REVIEW: Chickens Blood (2019)

Synopsis: A professional wrestler and his friends get lost on their way to a wrestling event, and end up in corrupt, racist, deep-south town, run by a violent drug dealer and his crew. Soon everyone finds themselves being stalked by an evil clown named Happy, who is hell-bent on getting vengeance on the gang leader...and anyone else who gets in his way. 

The new film from director Korey Jordan, was one of my most anticipated of the year. I've been following the progress ever since it was announced on social media, and have been anxiously waiting to get my hands on it. A movie that combines pro-wrestling and horror? I'm in.

When Pete (Ryan Grooms, Morbid, Door 1 of the 5 Doors to Hell) and his friends get lost on their way to Pete's latest booked wrestling gig, they end up in a small town somewhere in the backwoods of Tennessee, and find themselves entangled in the middle of a violent war between a local drug gang and a sadistic clown, Happy, who is out for revenge.

This movie is an absolute stand-out from some other recent indie horror released as of late. While the story itself takes from several other horror films, the introduction of the Happy character is unique and, original, and totally awesome. His kills start slow enough, as he hacks into people, mostly offscreen, with an axe, but the violence is amped way up by the third act.

One of the hardest things to do in indie and underground horror is make great gore. When so many filmmakers use the violence in their movies as a crutch for a weak story or to cover for bad acting and directing, the exact opposite is true here. The story is great, and all the characters are fun and likable. Chuck Conry, who plays John, is an absolute blast, and plays the perfect comedic wingman to Grooms' Pete. The extreme violence in this film isn't a crutch, it's a highlight, and they don't shy away from showing it all.

It's not just Conry who shines here, though. Across the board, the cast and crew of 13 Knot Productions slays it - no pun intended. Ethan Bouldin, who plays Sheriff Clayton, should be cast as the corrupt, bumbling police chief in every movie from here on out. He's perfect, and an absolute standout. Donald Farmer has the longest screen credits out of everyone in the cast, stretching all the way back to Dawn of the Dead in 1985 (and has featured acting and directing in B-Movie fare ever since) is insanely, hilariously perfect as the store clerk.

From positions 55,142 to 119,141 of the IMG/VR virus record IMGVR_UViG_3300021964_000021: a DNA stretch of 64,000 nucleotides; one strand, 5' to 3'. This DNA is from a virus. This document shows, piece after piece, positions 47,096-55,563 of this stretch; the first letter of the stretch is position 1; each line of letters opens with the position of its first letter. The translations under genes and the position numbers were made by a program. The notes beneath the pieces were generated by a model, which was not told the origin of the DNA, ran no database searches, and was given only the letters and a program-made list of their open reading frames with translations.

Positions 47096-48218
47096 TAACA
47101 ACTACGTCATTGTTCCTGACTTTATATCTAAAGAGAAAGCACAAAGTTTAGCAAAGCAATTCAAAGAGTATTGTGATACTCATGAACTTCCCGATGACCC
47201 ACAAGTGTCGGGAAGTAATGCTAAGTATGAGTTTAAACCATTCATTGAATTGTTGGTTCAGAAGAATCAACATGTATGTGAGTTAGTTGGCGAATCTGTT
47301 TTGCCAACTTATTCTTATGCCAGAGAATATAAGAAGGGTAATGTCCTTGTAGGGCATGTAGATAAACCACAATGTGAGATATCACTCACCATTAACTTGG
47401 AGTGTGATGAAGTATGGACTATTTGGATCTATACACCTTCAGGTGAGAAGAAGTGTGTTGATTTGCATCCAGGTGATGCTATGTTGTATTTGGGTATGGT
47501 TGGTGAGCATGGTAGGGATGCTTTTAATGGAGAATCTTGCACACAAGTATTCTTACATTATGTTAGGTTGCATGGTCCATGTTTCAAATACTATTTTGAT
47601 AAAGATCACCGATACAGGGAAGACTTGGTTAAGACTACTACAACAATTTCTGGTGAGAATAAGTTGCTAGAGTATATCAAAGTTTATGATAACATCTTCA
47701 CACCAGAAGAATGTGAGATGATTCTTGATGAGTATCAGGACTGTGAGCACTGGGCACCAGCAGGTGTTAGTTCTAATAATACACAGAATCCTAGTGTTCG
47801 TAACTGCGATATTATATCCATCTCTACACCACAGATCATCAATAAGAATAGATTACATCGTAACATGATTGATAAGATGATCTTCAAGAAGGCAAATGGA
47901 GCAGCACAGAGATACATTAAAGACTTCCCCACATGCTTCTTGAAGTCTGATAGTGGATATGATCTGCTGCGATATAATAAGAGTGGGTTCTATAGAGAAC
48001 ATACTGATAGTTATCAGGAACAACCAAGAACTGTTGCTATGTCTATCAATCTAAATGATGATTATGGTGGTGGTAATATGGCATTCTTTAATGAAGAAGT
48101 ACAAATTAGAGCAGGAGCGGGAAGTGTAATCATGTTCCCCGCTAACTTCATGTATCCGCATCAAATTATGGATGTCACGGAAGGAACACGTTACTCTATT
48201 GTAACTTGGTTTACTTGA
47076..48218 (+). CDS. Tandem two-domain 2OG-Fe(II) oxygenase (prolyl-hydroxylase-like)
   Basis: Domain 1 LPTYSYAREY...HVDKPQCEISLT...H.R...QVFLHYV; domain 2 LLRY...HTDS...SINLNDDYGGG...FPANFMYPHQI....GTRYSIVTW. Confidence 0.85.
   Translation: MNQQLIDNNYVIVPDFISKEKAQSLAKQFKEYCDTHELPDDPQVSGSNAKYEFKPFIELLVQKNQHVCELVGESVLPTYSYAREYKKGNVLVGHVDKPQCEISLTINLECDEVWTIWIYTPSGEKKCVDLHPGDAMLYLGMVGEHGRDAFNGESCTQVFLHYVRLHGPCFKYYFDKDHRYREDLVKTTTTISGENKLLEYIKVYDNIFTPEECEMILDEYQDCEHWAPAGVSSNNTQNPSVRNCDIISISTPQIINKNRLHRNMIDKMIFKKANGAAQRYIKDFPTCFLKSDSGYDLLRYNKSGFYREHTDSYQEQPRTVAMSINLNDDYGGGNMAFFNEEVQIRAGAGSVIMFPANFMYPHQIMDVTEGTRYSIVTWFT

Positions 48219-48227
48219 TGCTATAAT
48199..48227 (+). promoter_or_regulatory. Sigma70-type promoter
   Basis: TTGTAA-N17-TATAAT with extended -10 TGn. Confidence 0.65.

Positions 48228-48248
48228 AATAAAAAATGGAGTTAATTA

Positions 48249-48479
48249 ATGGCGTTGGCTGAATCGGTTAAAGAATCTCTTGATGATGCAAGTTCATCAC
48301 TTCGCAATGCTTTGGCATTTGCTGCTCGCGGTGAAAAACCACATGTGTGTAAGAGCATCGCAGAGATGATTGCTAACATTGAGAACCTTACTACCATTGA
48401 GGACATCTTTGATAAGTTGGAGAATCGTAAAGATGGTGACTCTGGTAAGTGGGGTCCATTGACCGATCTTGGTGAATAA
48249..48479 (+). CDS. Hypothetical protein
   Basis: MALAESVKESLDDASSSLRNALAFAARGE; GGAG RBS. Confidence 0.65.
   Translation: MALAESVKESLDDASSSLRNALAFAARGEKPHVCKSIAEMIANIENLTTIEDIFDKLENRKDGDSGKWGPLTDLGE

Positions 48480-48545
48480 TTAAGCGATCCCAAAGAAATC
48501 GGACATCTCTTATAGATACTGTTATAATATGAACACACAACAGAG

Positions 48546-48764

I'm a big fan of everyone involved in this film, as the same team is responsible for the horror/comedy anthology Door 1 of the 5 Doors to Hell, and the violent Morbid, both of which were directed by Chuck Conry, and featured director Korey Jordan in acting roles. Here, the roles are switched, with Korey writing and directing, and Chuck sharing co-writing and assistant director duties while starring. Knowing what kinds of movies these guys make was one of the reasons that I was anticipating this release, and I was not even remotely disappointed. They are the best in the underground at combining brutality with absolute hilarity. Chickens Blood takes a bit more of a serious tone than the others, but it still has several laugh-out-loud moments. The King Kong-is-an allegory-for-racism scene will never leave my mind.

Overall, Chickens Blood is an absolute blast; a straight-up, brutal, chainsaw rape of the senses that absolutely proves it doesn't take a million dollars to make a great indie horror film - as long as you've got a passionate team and gallons of blood and entrails.

Check out the trailer below, and visit their website for info on how to buy Chickens Blood, now available on DVD.

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